Despite all of the doubters and critics, Chris Weidman, in my opinion, has established himself as a true champion, and a rather dominant one at that. The Serra-Longo product has beaten Anderson Silva, the man many consider to be the greatest of all-time, twice, he edged out Lyoto Machida in a five-round thriller, and most recently scored a first-round finish over Vitor Belfort at May’s UFC 187.

Although he has suffered injuries quite often that may have hindered his activity, Weidman has proved he is the real deal, but has he gotten ahead of himself?

Yesterday (July 14, 2015), the champion made waves by passing comments on his division and even his future plans, saying that the middleweight division is just no competition, and that he foresees a move up to 205 pounds.

Of course having confidence and goals is perfectly fine, but to say the 185 pound division is no competition may be a little absurd, as Weidman has quite a daunting task in front of him if he truly wants to clear out the division like he has said.

Obviously the next step is a title defense against top-contender Luke Rockhold, which the UFC has already confirmed. Rockhold has improved immensely over the years, and may be the only fighter in the division who is just as well-rounded as the champion is, but that’s not all because Ronaldo “Jacare” Souza, and Yoel Romero are waiting in the wings after Rockhold as well.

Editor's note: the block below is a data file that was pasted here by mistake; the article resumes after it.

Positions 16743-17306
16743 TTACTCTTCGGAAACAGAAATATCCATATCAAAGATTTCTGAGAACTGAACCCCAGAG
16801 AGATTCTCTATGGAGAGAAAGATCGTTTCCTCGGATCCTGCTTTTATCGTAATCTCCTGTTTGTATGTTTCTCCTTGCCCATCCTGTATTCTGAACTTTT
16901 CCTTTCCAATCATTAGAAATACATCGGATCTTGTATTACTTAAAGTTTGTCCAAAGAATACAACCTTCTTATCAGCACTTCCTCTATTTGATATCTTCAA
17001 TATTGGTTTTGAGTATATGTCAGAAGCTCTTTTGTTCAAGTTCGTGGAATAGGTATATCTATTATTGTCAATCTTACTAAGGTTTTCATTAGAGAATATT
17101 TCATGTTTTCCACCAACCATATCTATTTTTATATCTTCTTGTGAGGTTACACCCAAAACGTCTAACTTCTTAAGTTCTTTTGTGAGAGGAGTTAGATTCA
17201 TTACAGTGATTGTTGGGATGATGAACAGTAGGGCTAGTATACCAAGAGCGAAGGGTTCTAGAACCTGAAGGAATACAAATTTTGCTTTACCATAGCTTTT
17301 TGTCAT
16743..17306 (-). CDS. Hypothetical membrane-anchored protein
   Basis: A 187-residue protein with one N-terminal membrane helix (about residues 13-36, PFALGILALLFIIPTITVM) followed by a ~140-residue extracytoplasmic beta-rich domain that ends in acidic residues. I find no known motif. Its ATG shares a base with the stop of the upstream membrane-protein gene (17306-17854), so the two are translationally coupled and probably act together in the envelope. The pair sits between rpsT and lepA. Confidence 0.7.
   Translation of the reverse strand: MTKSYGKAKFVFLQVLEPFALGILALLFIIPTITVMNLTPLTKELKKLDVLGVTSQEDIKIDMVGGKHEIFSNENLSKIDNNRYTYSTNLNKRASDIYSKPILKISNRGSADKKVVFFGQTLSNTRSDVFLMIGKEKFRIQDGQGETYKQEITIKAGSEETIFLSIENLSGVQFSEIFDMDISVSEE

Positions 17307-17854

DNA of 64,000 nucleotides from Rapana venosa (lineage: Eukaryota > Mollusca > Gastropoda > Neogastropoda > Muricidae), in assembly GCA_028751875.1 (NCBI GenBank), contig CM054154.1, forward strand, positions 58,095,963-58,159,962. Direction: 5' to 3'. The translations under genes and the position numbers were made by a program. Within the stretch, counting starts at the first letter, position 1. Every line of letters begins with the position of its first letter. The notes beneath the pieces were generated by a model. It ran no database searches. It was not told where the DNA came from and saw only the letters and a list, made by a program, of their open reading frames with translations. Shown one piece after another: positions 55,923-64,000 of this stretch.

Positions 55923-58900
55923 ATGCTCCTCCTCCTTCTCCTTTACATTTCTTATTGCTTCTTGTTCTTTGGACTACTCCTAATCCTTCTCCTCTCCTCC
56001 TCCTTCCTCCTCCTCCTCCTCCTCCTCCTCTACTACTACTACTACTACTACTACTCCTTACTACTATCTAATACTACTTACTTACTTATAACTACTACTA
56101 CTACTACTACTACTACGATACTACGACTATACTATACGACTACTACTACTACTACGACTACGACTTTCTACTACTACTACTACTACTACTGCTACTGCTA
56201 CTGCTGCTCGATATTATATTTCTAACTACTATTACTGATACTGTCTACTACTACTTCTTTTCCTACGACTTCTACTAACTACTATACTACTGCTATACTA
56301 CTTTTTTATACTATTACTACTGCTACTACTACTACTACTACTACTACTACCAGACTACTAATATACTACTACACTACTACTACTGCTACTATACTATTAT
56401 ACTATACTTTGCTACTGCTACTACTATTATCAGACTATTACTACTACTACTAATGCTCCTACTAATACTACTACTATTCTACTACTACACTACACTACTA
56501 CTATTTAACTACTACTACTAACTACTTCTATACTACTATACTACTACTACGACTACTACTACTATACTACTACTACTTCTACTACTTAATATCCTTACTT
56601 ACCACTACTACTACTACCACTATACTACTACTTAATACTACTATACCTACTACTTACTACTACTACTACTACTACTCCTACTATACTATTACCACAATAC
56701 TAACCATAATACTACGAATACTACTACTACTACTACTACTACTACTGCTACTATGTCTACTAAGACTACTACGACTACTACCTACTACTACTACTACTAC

“Jacare” is undefeated in the UFC, and is one of the best submission artists the sport has ever seen, leading many to think he also can challenge the champion. Romero has also looked phenomenal as of late, recently finishing former champion and title challenger Machida. “The Soldier of God” is a freak athlete, and a former Cuban Olympic Medalist, and he may be the man who can match Weidman in the wrestling department, not to forget about his brute power.

Now, I’m not taking any shots at Weidman, as I mentioned I’m not a doubter, and I’m actually quite a believer in my fellow New Yorker, but I’m also a realist, and I know he has a tough path in front of him, and those are three extremely tough fights.

Maybe Weidman is right, and he proves that the contenders are no competition, but I don’t think he can say that just yet. Once he gets through the murderer’s row set in front of him, it would be interesting to see Weidman move up to 205 pounds, but for now I believe he may have to settle down and focus on what’s right in front of him.

We have seen numerous champions over the past few years, including Anthony Pettis, Renan Barao, and Cain Velasquez talk about being unstoppable, and be billed as the next big thing only to get destroyed and lose their belt. This is something Weidman cannot do, or he may find himself in the same positon, without a belt wondering what happened.

In my opinion, Weidman has an opportunity to go down as one of the greatest fighters of all-time, especially if he can run through the challenges he has in front of him, but for me, he must do that first, then talk.